INEC will not use card readers for the Ekiti and Osun governorship elections and has never promised to do so. And the reason for this decision should be obvious: the Commission will be introducing Permanent Voter Cards (PVCs) for the first time in Nigeria's electoral process during the two governorship elections. These are major elections, with prospects of high contestation; and it would be overreaching to introduce electronic card readers at the same time with PVCs. The Commission's plan is, and has always been: to introduce the PVCs in the upcoming governorship elections; pilot the card readers with PVCs in smaller by-elections that will come up before 2015; then, deploy the card readers with PVCs for the general election. The wisdom of this incremental procedure should be obvious from lessons learnt from other countries; for instance, the 2012 general election in Ghana where challenges that arose from simultaneous introduction of voter smart cards and card readers compelled the country to shift voting in some areas to the following day before the election could be concluded. Experiences are meant to be learnt from, and one way of learning from experience is to redesign approaches towards the same objective.
But let us be clear that the non-deployment of card readers will in no way detract from the credibility of the Ekiti and Osun elections. The procedure that INEC put in place for collecting the PVCs was designed to ensure that only legitimate holders are handed the smart cards; and as such, only legitimate holders can present the cards on Election Day. No one will be allowed to vote with a PVC that is not his or her own; and no other card beside that issued by INEC will pass the test of identification at the polling units. The real challenge is to get every duly registered voter to collect his/her PVC before Election Day, as the Commission will not be accepting Temporary Voter Cards (TVCs) for voter identification in the governorship elections. The use of PVCs should also lay to rest the incidence of people showing up at polling units on Election Day and claiming not to find their names in the register. Every eligible voters must be in possession of his/her card before Election Day, and therefore knows for sure that his/her name is in the register.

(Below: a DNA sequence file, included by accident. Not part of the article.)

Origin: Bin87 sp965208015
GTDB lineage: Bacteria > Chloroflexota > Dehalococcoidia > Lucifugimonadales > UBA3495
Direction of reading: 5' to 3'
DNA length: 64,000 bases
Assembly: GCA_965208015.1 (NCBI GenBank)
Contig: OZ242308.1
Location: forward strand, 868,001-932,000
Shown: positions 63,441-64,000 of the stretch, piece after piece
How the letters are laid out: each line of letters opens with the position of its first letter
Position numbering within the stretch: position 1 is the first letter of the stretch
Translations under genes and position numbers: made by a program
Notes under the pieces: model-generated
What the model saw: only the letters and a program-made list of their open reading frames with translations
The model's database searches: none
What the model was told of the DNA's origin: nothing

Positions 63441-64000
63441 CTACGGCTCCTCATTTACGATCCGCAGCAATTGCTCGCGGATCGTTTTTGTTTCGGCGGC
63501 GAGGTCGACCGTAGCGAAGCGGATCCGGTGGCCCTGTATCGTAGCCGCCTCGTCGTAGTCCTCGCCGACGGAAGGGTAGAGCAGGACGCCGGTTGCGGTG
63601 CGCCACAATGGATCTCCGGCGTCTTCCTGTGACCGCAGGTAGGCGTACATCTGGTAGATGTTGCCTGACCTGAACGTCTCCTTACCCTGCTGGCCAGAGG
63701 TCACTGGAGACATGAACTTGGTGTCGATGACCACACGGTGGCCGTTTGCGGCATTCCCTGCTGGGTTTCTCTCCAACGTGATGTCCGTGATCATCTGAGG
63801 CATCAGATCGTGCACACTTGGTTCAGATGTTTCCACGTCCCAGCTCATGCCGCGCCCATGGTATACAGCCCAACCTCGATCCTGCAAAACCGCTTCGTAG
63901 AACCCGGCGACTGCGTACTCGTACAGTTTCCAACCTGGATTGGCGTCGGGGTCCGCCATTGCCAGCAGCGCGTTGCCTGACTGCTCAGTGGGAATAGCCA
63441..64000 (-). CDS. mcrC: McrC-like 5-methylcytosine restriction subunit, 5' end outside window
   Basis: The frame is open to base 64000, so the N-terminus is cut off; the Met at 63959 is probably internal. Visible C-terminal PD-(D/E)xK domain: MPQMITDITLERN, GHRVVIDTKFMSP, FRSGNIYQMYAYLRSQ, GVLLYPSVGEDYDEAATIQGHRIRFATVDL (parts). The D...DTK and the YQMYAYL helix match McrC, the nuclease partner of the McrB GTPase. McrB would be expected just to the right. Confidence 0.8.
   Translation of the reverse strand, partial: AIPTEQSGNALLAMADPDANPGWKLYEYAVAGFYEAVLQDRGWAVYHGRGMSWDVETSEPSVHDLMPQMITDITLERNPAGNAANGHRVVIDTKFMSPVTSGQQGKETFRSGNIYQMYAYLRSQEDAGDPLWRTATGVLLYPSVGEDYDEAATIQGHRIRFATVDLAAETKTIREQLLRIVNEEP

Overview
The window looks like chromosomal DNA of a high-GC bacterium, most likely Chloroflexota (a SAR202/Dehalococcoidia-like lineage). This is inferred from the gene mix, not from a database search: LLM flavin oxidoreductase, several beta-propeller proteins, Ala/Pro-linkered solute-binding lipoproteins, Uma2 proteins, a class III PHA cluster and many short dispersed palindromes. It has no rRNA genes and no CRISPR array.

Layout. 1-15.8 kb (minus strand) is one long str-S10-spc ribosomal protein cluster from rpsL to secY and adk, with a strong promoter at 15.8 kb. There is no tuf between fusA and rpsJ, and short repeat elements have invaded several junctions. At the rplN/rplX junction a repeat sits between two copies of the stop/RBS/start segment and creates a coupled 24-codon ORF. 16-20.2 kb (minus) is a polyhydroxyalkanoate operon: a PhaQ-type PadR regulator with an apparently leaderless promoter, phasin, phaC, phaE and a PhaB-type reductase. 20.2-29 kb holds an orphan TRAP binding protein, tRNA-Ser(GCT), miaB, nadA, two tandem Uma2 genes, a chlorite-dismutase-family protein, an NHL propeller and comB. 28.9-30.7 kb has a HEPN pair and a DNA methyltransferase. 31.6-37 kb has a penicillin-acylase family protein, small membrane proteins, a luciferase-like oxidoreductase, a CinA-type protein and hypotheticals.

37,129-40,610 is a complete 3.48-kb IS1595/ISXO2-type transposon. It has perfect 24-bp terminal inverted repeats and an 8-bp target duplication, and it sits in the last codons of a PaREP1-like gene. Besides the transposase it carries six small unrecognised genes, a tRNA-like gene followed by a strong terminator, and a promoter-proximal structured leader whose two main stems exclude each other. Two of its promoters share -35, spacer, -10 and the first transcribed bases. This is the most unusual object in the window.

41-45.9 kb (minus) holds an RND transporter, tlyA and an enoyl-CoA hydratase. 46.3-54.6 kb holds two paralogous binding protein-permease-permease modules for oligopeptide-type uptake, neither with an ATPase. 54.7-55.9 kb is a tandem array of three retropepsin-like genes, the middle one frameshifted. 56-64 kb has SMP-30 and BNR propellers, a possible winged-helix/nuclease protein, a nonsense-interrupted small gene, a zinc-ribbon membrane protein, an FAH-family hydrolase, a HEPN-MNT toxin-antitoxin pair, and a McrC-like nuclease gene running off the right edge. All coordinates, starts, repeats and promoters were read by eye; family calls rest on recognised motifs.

Rather than seek to pressurise INEC to deploy card readers in the Ekiti and Osun governorship elections (which it will not do), what stakeholders â€' including politicians and the media â€' can do to add value to the process is sensitise the voting populace on their civic responsibility, and mobilise persons who are yet to do so to collect their PVCs from designated points so at to be in good position to exercise their voting rights on Election Day.
A Word about Vanguard Editorial
Much of the explanation provided above should show how severely the editorial comment by Vanguard newspaper issue of Tuesday, May 20, 2014, and titled 'INEC Can Do More' suffers from lack of information. INEC has never said more than four million fake names were taken out of the voters' roll. That claim was made by Vanguard's own writer last Sunday (Jide Ajani) who was working with spurious statistics. The trend indicated for Ekiti and Osun states is not much different from what obtains for all other states across the country.
In any event, instances of multiple registrations that had not been eliminated as at the time the 2011 elections were conducted did not necessarily translate to multiple voting, given the Re-modified Open Ballot System (REMOBS) procedure that was adopted for the elections. If you had to queue up in one particular polling unit at a particular time simultaneously with every other voter across the country, you could not have gone around to other polling units and profit from your malfeasance even if you registered more than once. That is the futility of the whole multiple registration endeavour that this INEC has been calling attention to.
Written By Kayode Robert Idowu
Chief Press Secretary to INEC Chairman